Malaysian Economic Growth Tumbles to Decade Low

Malaysian Economic Growth Tumbles to Decade Low
February 13, 2020


The Malaysian ringgit declined against the greenback after the data published by the central bank of Malaysia (Bank Negara Malaysia or BNM) indicated that the country recorded its slowest rate of growth in a decade in the fourth quarter. Following the news report, the USD/MYR rallied from a low of 4.1200 to a high of 4.1370.

Malaysia’s GDP (Gross Domestic Product) increased 3.6% y-o-y in 4Q 2019, considerably below the 4.4% growth recorded in the earlier quarter, as per data published by BNM. Economists had anticipated the country to post GDP growth of 4.2%. The reported figure mirrors the weakest economic growth since 2009.

On a Q-o-Q basis, GDP grew 0.6% in the fourth quarter, after growing at 0.9% in the third quarter. In 2019, the economy grew at 4.3%, compared with 4.7% in the previous year. Notably, the full year 2019 economic growth was also the slowest since the worldwide financial crisis in 2009.

BNM further cautioned that economic growth in 1Q 2020 would be negatively impacted by the China coronavirus outbreak. The negative effect is anticipated to be most felt in the tourism-related industry, and also in manufacturing via supply chain interruptions and the expected economic decline in China. Nevertheless, the bank opined that the country’s economy would receive support from private sector activities in 2020.

Nor Shamsiah Mohd Yunus, Bank Negara Malaysia Governor, stated that the central bank has adequate room to implement further easing measures. The Governor said, “We have ample room, inflation is still low.” The bank had slashed its benchmark rate in an unanticipated manner in January.

Prakash Sakpal, an ING economist, believes that the central bank will announce at least two rate cuts, each of 25 basis points, in the policy meetings scheduled in March and May. Sakpal’s forecast is based on the anticipated economic slowdown in the near future.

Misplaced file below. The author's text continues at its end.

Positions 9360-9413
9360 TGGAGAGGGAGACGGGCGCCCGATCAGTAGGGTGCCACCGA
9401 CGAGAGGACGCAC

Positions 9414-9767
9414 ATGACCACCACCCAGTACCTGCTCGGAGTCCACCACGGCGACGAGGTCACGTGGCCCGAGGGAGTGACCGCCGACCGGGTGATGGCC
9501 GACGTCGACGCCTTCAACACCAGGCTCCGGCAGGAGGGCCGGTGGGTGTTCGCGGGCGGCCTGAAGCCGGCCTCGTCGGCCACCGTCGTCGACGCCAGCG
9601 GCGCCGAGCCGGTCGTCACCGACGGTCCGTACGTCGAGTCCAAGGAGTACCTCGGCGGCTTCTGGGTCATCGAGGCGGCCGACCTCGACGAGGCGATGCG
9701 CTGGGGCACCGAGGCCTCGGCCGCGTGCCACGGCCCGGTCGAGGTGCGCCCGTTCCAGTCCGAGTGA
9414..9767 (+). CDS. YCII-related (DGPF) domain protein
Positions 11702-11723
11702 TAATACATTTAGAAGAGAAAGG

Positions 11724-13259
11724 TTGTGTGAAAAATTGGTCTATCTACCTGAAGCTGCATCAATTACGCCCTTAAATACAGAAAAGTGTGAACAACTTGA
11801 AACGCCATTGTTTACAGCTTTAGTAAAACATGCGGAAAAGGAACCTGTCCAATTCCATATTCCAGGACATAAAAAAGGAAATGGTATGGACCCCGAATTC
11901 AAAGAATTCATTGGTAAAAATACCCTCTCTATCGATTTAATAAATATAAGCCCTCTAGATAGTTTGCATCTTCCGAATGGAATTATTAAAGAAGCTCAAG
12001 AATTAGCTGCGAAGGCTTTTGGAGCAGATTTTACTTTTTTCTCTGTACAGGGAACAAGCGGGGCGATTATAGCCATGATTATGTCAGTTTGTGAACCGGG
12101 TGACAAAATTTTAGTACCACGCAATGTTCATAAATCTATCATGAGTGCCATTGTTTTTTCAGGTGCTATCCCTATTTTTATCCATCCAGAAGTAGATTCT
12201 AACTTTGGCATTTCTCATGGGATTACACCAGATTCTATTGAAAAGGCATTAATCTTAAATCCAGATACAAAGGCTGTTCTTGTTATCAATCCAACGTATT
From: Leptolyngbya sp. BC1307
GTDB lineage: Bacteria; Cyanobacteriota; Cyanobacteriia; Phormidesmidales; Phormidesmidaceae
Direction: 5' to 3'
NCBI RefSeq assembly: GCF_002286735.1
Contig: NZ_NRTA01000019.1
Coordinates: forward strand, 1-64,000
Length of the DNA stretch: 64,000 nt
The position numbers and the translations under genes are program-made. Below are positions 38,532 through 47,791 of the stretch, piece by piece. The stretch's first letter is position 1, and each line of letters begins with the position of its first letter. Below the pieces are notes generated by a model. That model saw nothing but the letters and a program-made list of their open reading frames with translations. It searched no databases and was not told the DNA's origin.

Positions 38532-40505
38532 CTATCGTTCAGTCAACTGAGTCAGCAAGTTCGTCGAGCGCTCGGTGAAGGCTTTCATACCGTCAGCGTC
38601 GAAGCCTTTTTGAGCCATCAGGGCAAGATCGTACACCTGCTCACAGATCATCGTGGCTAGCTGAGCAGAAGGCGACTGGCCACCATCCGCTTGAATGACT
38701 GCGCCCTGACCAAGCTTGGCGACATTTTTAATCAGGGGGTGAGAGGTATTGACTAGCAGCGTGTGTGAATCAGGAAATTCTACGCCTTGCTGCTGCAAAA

If Sakpal’s forecast holds true, then it would bring down the interest rate to 2.25%, only 2% below the low recorded during the worldwide financial crisis ten years ago. Mirroring the setbacks in the implementation of the SST, headline inflation fell to 1% in 4Q 2019, from 1.3% in the earlier quarter.

The breakdown of GDP indicates that the service sector remained the key driver of economic growth. The service industry expanded at 6.1% in 4Q 2019, after growing at 5.9% in the earlier quarter. During the same period, manufacturing sector growth declined to 3%, from 3.6% in the previous quarter.

The rebound in the construction industry, which grew marginally by 1%, also aided economic growth in the fourth quarter. The mining and quarrying industry dropped at a slower rate of 2.5%, while farm output declined 5.7%. Private final consumption expenses increased 8.1% in the recent quarter. Likewise, government spending increased 1.3%.

Additionally, gross fixed capital formation recorded a smaller decline of 0.7%. Exports and imports fell 3.1% and 2.3%, respectively. Due to the widening deficit in services account, the current account surplus declined to MYR 7.6 billion, from MYR 11.50 billion in the earlier quarter. In 2019, the current account surplus was MYR 49.70 billion, the highest level in eight years.

The poor Q4 economic growth, weak FY 2020 outlook, and dovish statement by the central bank of Malaysia are anticipated to keep the Malaysian ringgit bearish in the short-term.

myr - technical analysis - 13th Feb 2020

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Janine is our editor for related stock market news. Andrew and Janine will be focusing on providing the latest trends and where the next hit could be

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